Signs that your relationship with drug use is problematic
People take drugs for many reasons, such as to relax or to socialise. However, sometimes drug use can become problematic.
Written by spunout
Fact checked by experts and reviewed by young people.
People use drugs for a lot of reasons, such as to relax, be more sociable, to disconnect from reality or to experiment. If you choose to use drugs, it is important to be conscious of how and why you use them. Your relationship with substances can evolve over time.
It can be helpful to reflect on your drug use in a structured way if you are beginning to become concerned about this relationship. These are some questions that you can ask yourself if you are worried that your relationship with drugs has become problematic.
Signs that your relationship with drug use is problematic
Using drugs as a coping mechanism
It is not uncommon for people to occasionally turn to substances as a coping mechanism. Using substances in this way isn’t morally wrong and doesn’t mean that there is something ‘wrong’ with you.
Drugs can be an attractive coping mechanism due to how substances can change your thoughts and feelings. They can become a tool that people use to temporarily escape different circumstances in life, regulate emotions or numb difficult thoughts or feelings.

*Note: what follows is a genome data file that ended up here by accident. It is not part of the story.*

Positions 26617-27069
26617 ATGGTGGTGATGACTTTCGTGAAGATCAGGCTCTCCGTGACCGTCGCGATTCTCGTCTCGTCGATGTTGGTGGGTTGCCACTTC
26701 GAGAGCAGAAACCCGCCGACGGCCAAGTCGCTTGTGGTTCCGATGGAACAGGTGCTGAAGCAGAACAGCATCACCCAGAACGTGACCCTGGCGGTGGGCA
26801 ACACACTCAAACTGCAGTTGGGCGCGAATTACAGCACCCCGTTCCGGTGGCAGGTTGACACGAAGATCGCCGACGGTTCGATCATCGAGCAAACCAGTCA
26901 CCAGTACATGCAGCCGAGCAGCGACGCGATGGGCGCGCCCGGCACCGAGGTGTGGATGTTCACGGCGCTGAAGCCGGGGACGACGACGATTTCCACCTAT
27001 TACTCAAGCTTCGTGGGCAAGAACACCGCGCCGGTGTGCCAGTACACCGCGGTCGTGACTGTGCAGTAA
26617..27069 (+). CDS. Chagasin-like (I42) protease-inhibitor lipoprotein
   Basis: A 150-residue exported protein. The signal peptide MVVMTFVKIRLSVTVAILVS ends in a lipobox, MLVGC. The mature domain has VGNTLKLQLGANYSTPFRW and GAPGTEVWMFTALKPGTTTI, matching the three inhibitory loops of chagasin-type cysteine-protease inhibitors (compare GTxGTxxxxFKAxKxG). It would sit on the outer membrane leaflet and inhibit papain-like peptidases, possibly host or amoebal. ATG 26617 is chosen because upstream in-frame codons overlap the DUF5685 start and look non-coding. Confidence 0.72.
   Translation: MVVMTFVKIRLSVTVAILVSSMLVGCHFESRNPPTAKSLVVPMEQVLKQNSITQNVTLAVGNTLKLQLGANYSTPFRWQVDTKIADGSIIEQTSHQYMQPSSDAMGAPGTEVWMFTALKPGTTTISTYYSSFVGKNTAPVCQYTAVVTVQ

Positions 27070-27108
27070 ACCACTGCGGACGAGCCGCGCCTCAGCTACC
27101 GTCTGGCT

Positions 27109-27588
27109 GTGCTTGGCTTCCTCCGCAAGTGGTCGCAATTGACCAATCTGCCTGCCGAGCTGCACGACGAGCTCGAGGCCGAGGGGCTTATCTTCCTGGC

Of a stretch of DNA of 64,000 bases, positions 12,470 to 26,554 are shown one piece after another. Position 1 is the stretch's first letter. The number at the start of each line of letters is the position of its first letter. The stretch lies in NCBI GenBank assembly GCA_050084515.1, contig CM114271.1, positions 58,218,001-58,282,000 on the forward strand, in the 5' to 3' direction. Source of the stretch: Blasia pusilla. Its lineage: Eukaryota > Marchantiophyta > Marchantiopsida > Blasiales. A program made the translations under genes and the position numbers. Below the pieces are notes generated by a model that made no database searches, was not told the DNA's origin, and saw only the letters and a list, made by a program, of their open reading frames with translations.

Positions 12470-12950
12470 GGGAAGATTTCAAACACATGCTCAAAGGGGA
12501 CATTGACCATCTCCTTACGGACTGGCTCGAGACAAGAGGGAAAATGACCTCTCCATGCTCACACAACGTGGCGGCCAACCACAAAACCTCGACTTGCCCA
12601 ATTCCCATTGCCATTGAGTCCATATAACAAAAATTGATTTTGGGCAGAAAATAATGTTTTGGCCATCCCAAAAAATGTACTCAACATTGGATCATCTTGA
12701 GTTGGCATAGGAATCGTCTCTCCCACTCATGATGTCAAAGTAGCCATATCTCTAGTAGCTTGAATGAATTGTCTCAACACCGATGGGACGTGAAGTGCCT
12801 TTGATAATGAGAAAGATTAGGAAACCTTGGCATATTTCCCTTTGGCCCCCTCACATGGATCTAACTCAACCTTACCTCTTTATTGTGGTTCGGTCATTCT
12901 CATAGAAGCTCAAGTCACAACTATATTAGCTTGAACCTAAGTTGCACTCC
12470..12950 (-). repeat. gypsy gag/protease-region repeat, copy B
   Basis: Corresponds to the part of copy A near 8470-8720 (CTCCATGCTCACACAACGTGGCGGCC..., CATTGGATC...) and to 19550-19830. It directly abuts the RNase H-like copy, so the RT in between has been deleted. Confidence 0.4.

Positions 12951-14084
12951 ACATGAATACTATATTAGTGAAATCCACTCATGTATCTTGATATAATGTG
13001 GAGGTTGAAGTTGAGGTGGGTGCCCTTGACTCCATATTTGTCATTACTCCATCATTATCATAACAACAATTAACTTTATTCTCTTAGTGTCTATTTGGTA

All coping mechanisms have different positives and negatives. They can make your life easier in some ways and more difficult in other ways. If you are beginning to question how your drug use is affecting your life, you may want to reassess your relationship with them.
Why do I use drugs?
People have many of their own reasons for using drugs. With substances that are relaxing, such as alcohol or weed, you may like to use them to unwind. You may use stimulant drugs or ‘party drugs’ like MDMA/ecstasy, ketamine or cocaine during social situations, such as at a party, a festival or a night out. Perhaps you tried certain drugs because those in your social circle were using them. You may have started to use drugs for one reason or another, but then found you were unable to stop, or that the negative effects were outweighing the positives.
If you can feel your relationship with substance shifting from wanting them to needing them, or if they are interfering with the life you want for yourself, it may be worth reflecting on your drug use.